Advanced Search
MyIDEAS: Login to save this article or follow this journal

Should Monetary Policy Be Used to Counteract Financial Imbalances?

Contents:

Author Info

Abstract

The authors examine whether monetary policy should and could do more to lean against financial imbalances (such as those associated with asset-price bubbles or unsustainable credit expansion) as they are building up, or whether its role should be limited to cleaning up the economic consequences as the imbalances unwind. Effective supervision and regulation are the first line of defence against financial imbalances. An important question is whether they should be the only one. The authors argue that the case for monetary policy to lean against financial imbalances depends on the sources of the shock or market failure and on the nature of the other regulatory instruments available. To the extent that financial imbalances are specific to a sector or market and that a well-targeted prudential tool is available, monetary policy might play a minor role in leaning against the imbalances. However, if the imbalances in a specific market can spill over to the entire economy and/or if the prudential tool is broad based, monetary policy is more likely to have a role to play. In such a case, there may be a need to coordinate the use of the two policy instruments.

Download Info

If you experience problems downloading a file, check if you have the proper application to view it first. In case of further problems read the IDEAS help page. Note that these files are not on the IDEAS site. Please be patient as the files may be large.
File URL: http://www.bankofcanada.ca/wp-content/uploads/2010/09/boivin_summer10.pdf
File Function: full text
Download Restriction: no

Bibliographic Info

Article provided by Bank of Canada in its journal Bank of Canada Review.

Volume (Year): 2010 (2010)
Issue (Month): Summer ()
Pages: 23-36

as in new window
Handle: RePEc:bca:bcarev:v:2010:y:2010:i:summer10:p:23-36

Contact details of provider:
Postal: 234 Wellington Street, Ottawa, Ontario, K1A 0G9, Canada
Phone: 613 782-8845
Fax: 613 782-8874
Web page: http://www.bank-banque-canada.ca/

Related research

Keywords:

References

No references listed on IDEAS
You can help add them by filling out this form.

Citations

Citations are extracted by the CitEc Project, subscribe to its RSS feed for this item.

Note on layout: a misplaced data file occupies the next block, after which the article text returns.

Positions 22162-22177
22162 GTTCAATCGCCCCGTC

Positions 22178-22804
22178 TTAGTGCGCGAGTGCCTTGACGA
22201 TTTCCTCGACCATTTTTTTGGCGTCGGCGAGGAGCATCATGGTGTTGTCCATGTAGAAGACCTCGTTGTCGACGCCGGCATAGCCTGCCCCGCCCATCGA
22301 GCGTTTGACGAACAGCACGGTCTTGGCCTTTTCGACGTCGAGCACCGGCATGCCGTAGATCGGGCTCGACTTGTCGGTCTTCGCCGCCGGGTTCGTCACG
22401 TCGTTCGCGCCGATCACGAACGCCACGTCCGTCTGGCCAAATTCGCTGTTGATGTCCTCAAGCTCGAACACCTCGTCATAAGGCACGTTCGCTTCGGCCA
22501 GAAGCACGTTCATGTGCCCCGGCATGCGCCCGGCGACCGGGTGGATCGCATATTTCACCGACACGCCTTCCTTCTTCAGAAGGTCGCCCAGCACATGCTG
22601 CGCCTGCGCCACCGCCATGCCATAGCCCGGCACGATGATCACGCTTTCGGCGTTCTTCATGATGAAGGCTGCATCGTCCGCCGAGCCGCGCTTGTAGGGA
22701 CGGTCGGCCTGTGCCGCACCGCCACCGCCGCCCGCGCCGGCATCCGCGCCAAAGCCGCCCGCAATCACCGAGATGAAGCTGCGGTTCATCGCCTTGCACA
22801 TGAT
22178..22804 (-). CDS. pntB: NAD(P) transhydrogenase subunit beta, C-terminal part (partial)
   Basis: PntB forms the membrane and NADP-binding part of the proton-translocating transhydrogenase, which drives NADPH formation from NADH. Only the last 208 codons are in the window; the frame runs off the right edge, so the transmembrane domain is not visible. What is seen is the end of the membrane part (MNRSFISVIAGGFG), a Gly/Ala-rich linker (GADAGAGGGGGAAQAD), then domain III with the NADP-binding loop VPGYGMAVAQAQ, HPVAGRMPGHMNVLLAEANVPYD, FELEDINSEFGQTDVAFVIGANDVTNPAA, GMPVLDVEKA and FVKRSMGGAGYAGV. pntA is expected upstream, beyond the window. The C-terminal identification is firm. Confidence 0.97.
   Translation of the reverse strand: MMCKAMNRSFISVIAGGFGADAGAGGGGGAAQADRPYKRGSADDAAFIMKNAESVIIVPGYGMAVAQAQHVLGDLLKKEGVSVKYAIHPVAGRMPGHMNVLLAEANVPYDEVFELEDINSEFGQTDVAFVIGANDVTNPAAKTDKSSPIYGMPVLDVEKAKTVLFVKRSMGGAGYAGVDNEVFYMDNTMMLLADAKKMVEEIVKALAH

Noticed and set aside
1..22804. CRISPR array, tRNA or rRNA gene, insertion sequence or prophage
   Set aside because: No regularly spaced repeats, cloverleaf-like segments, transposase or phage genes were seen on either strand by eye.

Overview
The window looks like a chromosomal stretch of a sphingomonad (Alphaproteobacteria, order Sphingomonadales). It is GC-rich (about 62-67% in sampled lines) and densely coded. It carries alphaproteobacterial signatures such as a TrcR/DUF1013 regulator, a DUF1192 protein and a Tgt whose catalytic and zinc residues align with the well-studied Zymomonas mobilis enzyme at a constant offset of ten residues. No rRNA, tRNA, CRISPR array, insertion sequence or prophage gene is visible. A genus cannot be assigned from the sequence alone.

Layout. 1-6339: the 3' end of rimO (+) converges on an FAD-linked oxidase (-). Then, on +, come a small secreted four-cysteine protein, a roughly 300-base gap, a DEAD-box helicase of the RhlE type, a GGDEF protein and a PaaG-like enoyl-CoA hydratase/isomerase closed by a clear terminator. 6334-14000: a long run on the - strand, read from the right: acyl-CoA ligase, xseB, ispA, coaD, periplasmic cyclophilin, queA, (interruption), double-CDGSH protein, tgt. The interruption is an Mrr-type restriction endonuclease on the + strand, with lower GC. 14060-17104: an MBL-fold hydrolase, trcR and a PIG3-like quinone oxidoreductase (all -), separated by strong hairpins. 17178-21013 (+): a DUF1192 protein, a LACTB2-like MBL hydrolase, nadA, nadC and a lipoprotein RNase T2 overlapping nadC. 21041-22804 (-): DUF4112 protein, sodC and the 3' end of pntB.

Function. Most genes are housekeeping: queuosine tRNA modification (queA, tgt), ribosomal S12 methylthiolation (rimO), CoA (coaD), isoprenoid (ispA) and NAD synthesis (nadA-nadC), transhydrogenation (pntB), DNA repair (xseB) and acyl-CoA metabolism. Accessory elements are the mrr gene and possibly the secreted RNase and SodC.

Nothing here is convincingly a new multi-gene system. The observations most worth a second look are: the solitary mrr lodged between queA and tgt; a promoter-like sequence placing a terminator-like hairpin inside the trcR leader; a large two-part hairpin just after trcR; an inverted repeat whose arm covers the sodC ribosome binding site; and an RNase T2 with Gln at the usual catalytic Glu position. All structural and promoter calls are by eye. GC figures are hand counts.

as in new window

Cited by:
  1. Frederic S. Mishkin, 2011. "Monetary Policy Strategy: Lessons from the Crisis," NBER Working Papers 16755, National Bureau of Economic Research, Inc.
  2. Paolo Gelain & Kevin J. Lansing & Caterina Mendicino, 2012. "House prices, credit growth, and excess volatility: implications for monetary and macroprudential policy," Working Paper Series 2012-11, Federal Reserve Bank of San Francisco.
  3. Fredric Mishkin, 2011. "How Should Central Banks Respond to Asset-Price Bubbles? The 'Lean' versus 'Clean' Debate After the GFC," RBA Bulletin, Reserve Bank of Australia, pages 59-70, June.
  4. Dumitriu, Ramona & Stefanescu, Razvan, 2013. "Provocările politicii monetare
    [Monetary policy challenges]
    ," MPRA Paper 50261, University Library of Munich, Germany, revised 28 Sep 2013.
  5. Kozicki, Sharon, 2012. "Macro has progressed," Journal of Macroeconomics, Elsevier, vol. 34(1), pages 23-28.

Lists

This item is not listed on Wikipedia, on a reading list or among the top items on IDEAS.

Statistics

Access and download statistics

Corrections

When requesting a correction, please mention this item's handle: RePEc:bca:bcarev:v:2010:y:2010:i:summer10:p:23-36. See general information about how to correct material in RePEc.

For technical questions regarding this item, or to correct its authors, title, abstract, bibliographic or download information, contact: ().

If you have authored this item and are not yet registered with RePEc, we encourage you to do it here. This allows to link your profile to this item. It also allows you to accept potential citations to this item that we are uncertain about.

If references are entirely missing, you can add them using this form.

If the full references list an item that is present in RePEc, but the system did not link to it, you can help with this form.

If you know of missing items citing this one, you can help us creating those links by adding the relevant references in the same way as above, for each refering item. If you are a registered author of this item, you may also want to check the "citations" tab in your profile, as there may be some citations waiting for confirmation.

Please note that corrections may take a couple of weeks to filter through the various RePEc services.